Several members of the Cayman Islands prison’s five-a-side indoor football team tried to return to lock-up with some illegal items Monday night following a match at King’s Sports Centre, according to prisons officials.
The seizure included drugs, alcohol and other contraband. The inmates, who were escorted and transported by officers to and from the game, were being processed upon their return to lock up when the illegal items were found.
About 6 ounces of ganja, rolling papers and a mobile phone charger was found on the four prisoners involved, Prisons Director Neil Lavis said. Officers at Her Majesty’s Prison at Northward also recovered some liquor in a plastic container after smelling alcohol on the inmates.
During a follow-up search of the inmates’ cells, officers recovered two cell phones and a spare phone battery. Cell phone devices are considered contraband in the Cayman Islands prisons system.
Director Lavis commended his officers for their vigilance and prompt action.
“The zero-tolerance policy on contraband means that anyone attempting to bring these items into the prison will be dealt with severely,” Mr. Lavis said.
It’s certainly not the first time contraband seizures have been made in Mr. Lavis’s fledgling term as the prison system’s top administrator.
The weekend of 20 and 21 July, a BlackBerry cell phone and charger and about 5 ounces of what was believed to be ganja were recovered at the men’s prison at Northward.
The contraband, which also included cigarette rolling papers, was apparently tossed over a fence into the Northward compound. Prison officers have images of the person who threw the items over the 15-foot chain link fence, which is topped with razor wire.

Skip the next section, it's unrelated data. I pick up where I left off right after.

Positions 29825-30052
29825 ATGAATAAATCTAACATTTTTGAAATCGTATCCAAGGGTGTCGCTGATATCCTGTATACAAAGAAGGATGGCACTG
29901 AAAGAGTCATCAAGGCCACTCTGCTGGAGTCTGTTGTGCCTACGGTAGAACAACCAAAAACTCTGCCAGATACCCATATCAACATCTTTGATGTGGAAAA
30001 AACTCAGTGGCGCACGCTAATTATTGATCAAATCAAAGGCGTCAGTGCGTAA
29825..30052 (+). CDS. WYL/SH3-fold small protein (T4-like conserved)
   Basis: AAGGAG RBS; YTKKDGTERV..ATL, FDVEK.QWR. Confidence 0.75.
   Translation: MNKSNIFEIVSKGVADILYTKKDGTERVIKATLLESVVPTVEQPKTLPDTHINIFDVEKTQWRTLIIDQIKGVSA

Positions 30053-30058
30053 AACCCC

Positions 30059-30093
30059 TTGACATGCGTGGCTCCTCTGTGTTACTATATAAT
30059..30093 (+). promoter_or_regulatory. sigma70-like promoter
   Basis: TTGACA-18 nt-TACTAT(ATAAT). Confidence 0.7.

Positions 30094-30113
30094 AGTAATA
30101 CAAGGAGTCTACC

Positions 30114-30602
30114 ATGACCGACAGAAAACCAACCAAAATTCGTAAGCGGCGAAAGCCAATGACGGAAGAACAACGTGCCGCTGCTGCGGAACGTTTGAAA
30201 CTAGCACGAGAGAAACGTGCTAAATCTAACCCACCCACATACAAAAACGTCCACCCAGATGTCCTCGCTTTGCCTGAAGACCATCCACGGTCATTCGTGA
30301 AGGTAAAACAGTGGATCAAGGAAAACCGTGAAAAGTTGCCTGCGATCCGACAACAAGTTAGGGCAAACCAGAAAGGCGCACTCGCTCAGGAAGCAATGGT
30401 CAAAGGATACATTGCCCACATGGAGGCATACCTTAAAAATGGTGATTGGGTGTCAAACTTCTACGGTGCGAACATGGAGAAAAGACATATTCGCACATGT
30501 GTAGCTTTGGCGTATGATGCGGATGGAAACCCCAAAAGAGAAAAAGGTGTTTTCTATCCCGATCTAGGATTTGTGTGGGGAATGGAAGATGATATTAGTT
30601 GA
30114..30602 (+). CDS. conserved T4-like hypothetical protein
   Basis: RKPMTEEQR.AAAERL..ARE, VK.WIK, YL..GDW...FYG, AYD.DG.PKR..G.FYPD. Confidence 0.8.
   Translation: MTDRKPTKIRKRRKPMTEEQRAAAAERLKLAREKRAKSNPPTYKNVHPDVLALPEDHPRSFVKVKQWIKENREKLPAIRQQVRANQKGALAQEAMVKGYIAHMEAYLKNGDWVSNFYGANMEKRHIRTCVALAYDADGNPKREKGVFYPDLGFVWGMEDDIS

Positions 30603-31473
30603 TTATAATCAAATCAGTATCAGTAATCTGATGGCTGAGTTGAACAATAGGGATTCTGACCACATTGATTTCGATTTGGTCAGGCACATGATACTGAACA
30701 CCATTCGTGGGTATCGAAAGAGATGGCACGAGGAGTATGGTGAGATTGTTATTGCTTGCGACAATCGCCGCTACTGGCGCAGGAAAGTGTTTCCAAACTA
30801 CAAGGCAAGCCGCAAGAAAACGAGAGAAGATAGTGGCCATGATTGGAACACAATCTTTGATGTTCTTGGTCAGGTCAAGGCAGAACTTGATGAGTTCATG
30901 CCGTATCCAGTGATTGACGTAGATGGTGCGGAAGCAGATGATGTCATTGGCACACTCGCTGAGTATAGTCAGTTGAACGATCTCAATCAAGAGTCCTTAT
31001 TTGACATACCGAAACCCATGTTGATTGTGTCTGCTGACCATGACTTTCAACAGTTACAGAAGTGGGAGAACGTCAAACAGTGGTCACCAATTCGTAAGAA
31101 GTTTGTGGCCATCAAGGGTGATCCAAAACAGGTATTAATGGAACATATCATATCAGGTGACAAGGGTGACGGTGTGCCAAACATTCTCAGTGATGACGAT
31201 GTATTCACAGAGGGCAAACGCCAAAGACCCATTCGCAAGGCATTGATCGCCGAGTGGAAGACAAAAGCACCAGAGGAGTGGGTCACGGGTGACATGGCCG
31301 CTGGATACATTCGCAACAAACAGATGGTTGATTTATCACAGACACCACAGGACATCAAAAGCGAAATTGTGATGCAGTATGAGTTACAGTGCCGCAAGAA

The four inmates busted with the contraband Monday night following the football game were immediately removed from Northward’s “enhanced wing” and their prison categorisation level increased, which means they are considered higher risk and resulted in a loss of their privileges.
Northward has entered a team in the local indoor football league for many years. The prison service will continue that activity, but only for inmates who conform to the rules, Mr. Lavis said.
Being on the football team is considered a privilege at Northward and it’s part of several activities outside lock-up that Mr. Lavis has said he wants inmates involved in. The additional activities, whether paid or unpaid work, volunteering and sports activities, will assist with reintegration into society once inmates have served their sentence, the prisons director said.
Prison work being contemplated includes cleaning up local beaches, roadsides and doing other various odd jobs.
Mr. Lavis, who arrived from the UK in late June, has said that he would like to get “Class D” prisoners – the least violent category of offenders within Northward – out on the streets in work crews as soon as possible.
“I’d like to have prisoners who are low risk going out into the community every day, doing things like clearing up beaches, clearing up rubbish,” Mr. Lavis said. “They may do that from the probation site now, but we don’t do anything like that and it’s a missed opportunity.”